When the turkeys come out of the oven to rest before carving, the stuffing goes in.

Parents, friends, and teachers arrive and set tables, spoon cranberry sauce, and chat away in the big kitchen.

The giant pots of boiling potatoes must be drained, providing some danger and excitement and a bonding moment for everyone in the kitchen. Our incredible parent turkey carver arrives, ready for duty.

Annika: parent, friend and carver extraordinaire

 Soon giant platters of turkey appear at the serving window.  Ruthie, our fearless Program Director, makes flawless gravy from scratch on the stove top as guests begin to arrive.

And just like that, it's happening. Whole extended families come through the door, taking over long tables and welcoming folks who aren't sure where to sit. Babies make their first public appearances. Old friends come bearing pies, bread, vegetable platters. The room fills with voices, music, and the clatter of dishes. The food flies out of the kitchen. A second wave of friends arrives and we worry we won't have enough to feed everyone, but of course we do. Folks start serving themselves, and each other. I spot several parents wandering through the tables with pitchers of water and bowls of gravy asking "does anyone need anything?"

Desserts begin to line the counter. Sarah makes a giant bowl of whipped cream.

Folks are chatting, smiling, hugging, holding each other's little ones.

And all of sudden, for me anyway, the whole year comes into focus. It's not that this moment is WHY we do what we do. It's just one of the many, many beautiful results of the work we do. Coming together to celebrate a year's worth of love, learning, and growing with these families and each other.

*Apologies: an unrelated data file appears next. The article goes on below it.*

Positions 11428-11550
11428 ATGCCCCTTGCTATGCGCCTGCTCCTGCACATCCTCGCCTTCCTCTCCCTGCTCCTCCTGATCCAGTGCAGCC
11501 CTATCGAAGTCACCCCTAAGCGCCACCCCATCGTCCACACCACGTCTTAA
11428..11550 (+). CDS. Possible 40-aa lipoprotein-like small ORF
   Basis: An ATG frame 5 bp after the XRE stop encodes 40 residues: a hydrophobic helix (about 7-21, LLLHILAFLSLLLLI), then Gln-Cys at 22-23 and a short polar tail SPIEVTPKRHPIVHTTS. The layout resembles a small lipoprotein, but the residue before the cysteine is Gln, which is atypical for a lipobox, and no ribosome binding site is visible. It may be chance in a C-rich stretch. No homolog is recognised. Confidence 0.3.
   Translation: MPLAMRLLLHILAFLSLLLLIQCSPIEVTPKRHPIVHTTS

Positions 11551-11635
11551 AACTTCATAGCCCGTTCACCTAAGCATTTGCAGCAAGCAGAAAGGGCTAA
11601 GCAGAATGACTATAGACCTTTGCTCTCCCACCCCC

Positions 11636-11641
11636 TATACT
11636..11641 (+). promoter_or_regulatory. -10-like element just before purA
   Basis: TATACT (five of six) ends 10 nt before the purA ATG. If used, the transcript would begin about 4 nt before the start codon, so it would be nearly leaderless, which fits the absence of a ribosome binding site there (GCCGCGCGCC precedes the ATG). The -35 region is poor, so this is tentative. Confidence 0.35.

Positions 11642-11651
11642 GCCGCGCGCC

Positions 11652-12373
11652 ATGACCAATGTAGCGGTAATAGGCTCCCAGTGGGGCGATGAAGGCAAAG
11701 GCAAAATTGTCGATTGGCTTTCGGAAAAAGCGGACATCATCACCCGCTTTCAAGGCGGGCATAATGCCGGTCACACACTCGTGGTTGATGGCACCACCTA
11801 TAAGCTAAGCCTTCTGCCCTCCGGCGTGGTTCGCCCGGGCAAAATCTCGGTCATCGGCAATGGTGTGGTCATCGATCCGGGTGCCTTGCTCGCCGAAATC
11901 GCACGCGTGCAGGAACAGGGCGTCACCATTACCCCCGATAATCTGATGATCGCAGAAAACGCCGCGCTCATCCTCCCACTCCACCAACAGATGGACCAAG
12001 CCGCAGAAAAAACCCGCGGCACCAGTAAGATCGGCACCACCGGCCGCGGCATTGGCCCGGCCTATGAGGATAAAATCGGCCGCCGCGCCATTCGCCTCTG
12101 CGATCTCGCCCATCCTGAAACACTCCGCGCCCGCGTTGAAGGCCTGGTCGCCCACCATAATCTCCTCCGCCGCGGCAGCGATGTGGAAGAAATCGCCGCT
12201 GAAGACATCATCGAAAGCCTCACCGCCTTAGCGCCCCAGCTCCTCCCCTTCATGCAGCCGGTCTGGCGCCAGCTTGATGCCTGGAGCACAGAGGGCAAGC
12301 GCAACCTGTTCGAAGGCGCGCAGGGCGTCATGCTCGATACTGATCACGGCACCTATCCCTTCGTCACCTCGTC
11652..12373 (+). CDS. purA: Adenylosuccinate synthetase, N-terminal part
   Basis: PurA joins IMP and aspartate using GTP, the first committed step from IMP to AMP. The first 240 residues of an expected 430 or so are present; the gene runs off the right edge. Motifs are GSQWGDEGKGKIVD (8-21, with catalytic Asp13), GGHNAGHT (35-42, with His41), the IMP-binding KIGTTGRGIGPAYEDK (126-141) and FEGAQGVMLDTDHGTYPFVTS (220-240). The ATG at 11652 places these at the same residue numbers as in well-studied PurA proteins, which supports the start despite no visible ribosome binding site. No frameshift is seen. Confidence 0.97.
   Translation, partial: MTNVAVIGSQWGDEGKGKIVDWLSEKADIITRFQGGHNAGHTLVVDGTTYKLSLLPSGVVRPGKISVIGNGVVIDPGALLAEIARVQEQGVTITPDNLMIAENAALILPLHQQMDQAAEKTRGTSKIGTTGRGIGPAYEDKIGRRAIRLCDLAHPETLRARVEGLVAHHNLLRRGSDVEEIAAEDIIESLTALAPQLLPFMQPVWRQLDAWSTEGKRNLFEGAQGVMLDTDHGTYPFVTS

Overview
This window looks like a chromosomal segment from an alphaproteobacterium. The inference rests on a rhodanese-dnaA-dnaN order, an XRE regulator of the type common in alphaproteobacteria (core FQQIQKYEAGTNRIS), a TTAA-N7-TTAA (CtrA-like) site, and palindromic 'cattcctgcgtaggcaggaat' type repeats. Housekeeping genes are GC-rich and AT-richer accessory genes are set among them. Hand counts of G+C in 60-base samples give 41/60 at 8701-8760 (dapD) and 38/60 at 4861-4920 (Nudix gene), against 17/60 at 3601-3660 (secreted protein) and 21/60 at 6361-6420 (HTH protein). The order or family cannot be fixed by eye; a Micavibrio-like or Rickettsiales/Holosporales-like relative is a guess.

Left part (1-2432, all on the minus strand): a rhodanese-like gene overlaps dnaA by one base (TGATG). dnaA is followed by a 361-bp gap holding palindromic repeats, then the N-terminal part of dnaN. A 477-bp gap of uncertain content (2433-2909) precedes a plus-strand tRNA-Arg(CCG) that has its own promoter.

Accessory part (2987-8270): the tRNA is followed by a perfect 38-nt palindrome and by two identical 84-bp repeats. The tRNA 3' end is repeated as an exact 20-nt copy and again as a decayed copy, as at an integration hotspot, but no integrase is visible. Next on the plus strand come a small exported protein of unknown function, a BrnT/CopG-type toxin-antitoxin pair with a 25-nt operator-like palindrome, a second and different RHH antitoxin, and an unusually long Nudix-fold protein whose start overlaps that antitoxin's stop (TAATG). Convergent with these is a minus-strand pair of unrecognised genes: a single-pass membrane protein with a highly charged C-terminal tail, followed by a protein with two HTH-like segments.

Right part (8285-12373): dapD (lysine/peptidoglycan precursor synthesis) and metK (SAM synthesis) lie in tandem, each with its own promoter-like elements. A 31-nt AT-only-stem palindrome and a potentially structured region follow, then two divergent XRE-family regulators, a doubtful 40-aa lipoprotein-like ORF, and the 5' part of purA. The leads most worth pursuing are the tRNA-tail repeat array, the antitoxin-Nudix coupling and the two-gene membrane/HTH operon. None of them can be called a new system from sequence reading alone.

As I ran down the hallway later in the night to fetch more napkins and forks my eye was caught by a piece of documentation I'd never noticed before on the wall outside one of the classrooms.
It stopped me in my tracks, trailing paper napkins.

In the kitchen at the end of the night with Sarah,  Ruthie and a few friends and parents washing dishes and packing up leftovers I'm happy as can be. I'm proud to work beside these people. I'm proud to be a part of the lives of these families. I love sharing this meal with all of them, year after year, to celebrate all that we have.

And that's it.
 What we've got here, what we're building and nurturing together, is a stable community. And it shows.

Happy Thanksgiving everyone. We are thankful for you. 

Always a hit...

Pasta and my famous meat sauce. They love it. They love any kind of pasta, really. And there's nothing too special about the sauce- just ground turkey and a little sneaky kale. But  I think when you've been playing all morning in the windy cold and your cheeks are pink and you're hungry for lunch... its just the thing.

Chili and cornbread